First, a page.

Stupid meter question

Discussion in 'Film Forum' started by Beezle, Jul 9, 2007.

  1. So I have one of those Sekonic L-358 meters.

    I've used it for flash stuff by holding it where the subject is (or will be), with the white dome thing on there and that seems to work pretty well.

    But can this meter be used in the opposite way? That is, I'm standing where the camera is/will be and want to meter that subject over that way. The scene. Or would I need a different meter to do that?

    I mean different that using a DSLR, which is how I would currently do that. And that works, but it's a chore lugging around a DSLR just to use as a meter. :rolleyes:
     
  2. With the diffuser dome in the up position you can take a reflected reading (aim it at your subject). With the diffuser dome retracted you can take an incident reading (standing by your subject and aimed back at the camera).
     
  3. What about the flat diffuser? That comes with it.
     
  4. My bad Ed, use the flat diffuser for reflected readings, the round diffuser up for incident. Sorry about that.
     
  5. Now if I could just find the blasted thing. The flat diffuser.
     
  6. Chris101

    Chris101

    Feb 2, 2005
    Arizona
    Do you need the flat diffuser? I don't know, I don't have a sekonic, but the Gossen I do have uses no diffuser in reflected mode.
     
  7. I think you do. It has a 54ยบ angle of measurement. You can buy narrower angle spot attachments for that meter, also!
     
  8. Found it. It's just a flat lens that limits the field of view to 54 degrees.

    Tried it and it agrees with the DSLRs here better than the dome does.

    This Sekonic has two basic modes, flash and ambient. Then within that Tv, Av, EV and some other thing or other.

    I think I like that $500 Sekonic with the lens and spot meter, but that's the better part of my scanner budget.
     
  9. Exactly!
     
  10. cellison

    cellison

    178
    Mar 18, 2006
    Canada
    I'm using the Sekonic L-398A STUDIO DELUXE III. It has no batteries just like the Leica M3 so thats a good thing but it's not very good in low light especially compared to my Gossen Lunasix 3. Too bad batteries for the Lunasix are a PITA to get. I know that Wein make some... I should get some I guess.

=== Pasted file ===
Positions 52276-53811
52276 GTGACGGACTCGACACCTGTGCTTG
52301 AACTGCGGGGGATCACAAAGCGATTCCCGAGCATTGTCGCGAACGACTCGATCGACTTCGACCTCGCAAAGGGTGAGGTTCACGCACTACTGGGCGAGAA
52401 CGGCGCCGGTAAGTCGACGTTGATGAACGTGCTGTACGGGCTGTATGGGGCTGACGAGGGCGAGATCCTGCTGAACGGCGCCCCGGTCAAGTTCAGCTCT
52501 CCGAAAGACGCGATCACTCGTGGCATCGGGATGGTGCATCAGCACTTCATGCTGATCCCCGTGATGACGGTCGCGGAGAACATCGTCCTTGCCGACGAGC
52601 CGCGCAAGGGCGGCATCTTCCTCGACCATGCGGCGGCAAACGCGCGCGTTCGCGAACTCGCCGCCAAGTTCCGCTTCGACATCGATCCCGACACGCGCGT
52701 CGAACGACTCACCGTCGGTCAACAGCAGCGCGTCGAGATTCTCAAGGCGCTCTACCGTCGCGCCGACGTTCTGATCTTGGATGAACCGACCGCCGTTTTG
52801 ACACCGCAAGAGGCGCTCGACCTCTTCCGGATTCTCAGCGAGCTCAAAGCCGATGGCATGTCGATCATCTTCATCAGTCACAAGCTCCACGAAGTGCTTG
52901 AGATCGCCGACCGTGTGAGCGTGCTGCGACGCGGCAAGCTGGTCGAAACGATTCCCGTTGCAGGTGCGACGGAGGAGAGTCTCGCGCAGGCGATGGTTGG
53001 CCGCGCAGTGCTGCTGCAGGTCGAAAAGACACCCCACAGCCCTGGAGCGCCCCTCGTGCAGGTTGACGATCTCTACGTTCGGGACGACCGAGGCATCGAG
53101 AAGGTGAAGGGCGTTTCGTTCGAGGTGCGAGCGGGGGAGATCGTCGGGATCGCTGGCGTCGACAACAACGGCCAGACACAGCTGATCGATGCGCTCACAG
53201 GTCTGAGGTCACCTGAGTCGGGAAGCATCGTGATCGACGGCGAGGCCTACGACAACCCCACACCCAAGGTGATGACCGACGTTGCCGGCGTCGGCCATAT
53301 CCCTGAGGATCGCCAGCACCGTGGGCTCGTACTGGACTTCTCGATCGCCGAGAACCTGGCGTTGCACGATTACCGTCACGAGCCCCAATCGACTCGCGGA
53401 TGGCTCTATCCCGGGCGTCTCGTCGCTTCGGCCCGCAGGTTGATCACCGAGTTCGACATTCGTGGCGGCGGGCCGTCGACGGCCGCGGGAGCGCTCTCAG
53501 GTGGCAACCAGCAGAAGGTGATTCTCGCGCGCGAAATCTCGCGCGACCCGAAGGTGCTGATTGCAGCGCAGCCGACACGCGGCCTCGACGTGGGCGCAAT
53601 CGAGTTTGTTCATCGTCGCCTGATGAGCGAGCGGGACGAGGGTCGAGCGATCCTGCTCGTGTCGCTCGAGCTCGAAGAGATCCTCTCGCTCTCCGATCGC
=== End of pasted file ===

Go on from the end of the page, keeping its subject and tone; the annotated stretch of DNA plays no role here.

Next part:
11. I like that photocell based meter. Smaller than the one I have too.
     
  12. Chris101

    Chris101

    Feb 2, 2005
    Arizona
    I got those Wein zinc-air cells last weekend and put them in my Luna-pro (and OM1, but read further.) They are just the right size. The first thing you need to do is peel off piece of green :)rolleyes:) plastic, exposing two tiny holes, presumably to let the air in. The instructions say to peel the plastic half an hour before use. I put them in right away, so I could monitor the voltage increase.

    It took more like an hour for the battery check needle to reach the high side of the red mark. But when it did, it was steady. One caveat: one of the three cells did not come up to full voltage, and there was white stuff plugging the holes. I suspect the plastic had leaked air, and the cell was spent. I plan on sending it back to the manufacturer, as the store I bought them from does not take batteries back (so I won't even ask them to.)

    So far, the meter has worked well. I'm comparing it to the meter in my D100 and it seems to be the same within one f-stop, which is fine. At six bucks, they are a bit cheaper from Adorama, but I prefer to buy local. Heck, since I'm so loyal, I think I will ask them about exchanging the bad one for me.
     
  13. ffb2t

    ffb2t

    420
    Jan 16, 2006
    CA
    Do it the old fashioned way and just guess. :eek: Much more fun shooting w/o a meter anyway. On a more serious note how are you measuring flash with the 358? Also, while the reflective metering will match your dslr more closely, I would think that you would get a better reading in incident.

    You can always look at the digisix or digiflash. Probably still blow your scanner budget, but they are small and are supposedly very good (I personally went with the L358, but usually leave it at home and just guess my exposure (with an M3 that is)). I actually find my pictures improved for it (that may be just a quirk in my nature though).
     
  14. DrewC

    DrewC

    Jan 30, 2007
    Denver, CO
    hmm, i seem to remember reading on the package the white stuff being normal part of the process, and can be wiped away with no harm done. most cameras though have a little metallic label on the inside of the battery compartment that has to be taken off before one of the Weins will work...
     
  15. Chris101

    Chris101

    Feb 2, 2005
    Arizona
    Yes, I did wipe it off per the instructions. It seems to be inside the holes. And I cycled this battery in each position in the Gossen, because it (the meter) has a voltage meter built in. The battery is putting out negligible voltage.

    Both of the good batteries power both the camera and the meter fine.

    It stands to reason that the battery would be dead if air had leaked into it. The reaction of zinc with moist air will run to completion, even if the battery in not in a circuit. See the Wikipedia article for more on the chemistry.

     
Loading...
Similar Threads Forum Date
Light Meter for an iPhone? Film Forum May 9, 2013
This might be a stupid question... Film Forum Jan 16, 2013
Stupid as a stupid gets... Film Forum Sep 19, 2010
This is NOT a stupid kitty ! Film Forum Oct 28, 2008
Stupid exposure questions Film Forum Nov 11, 2007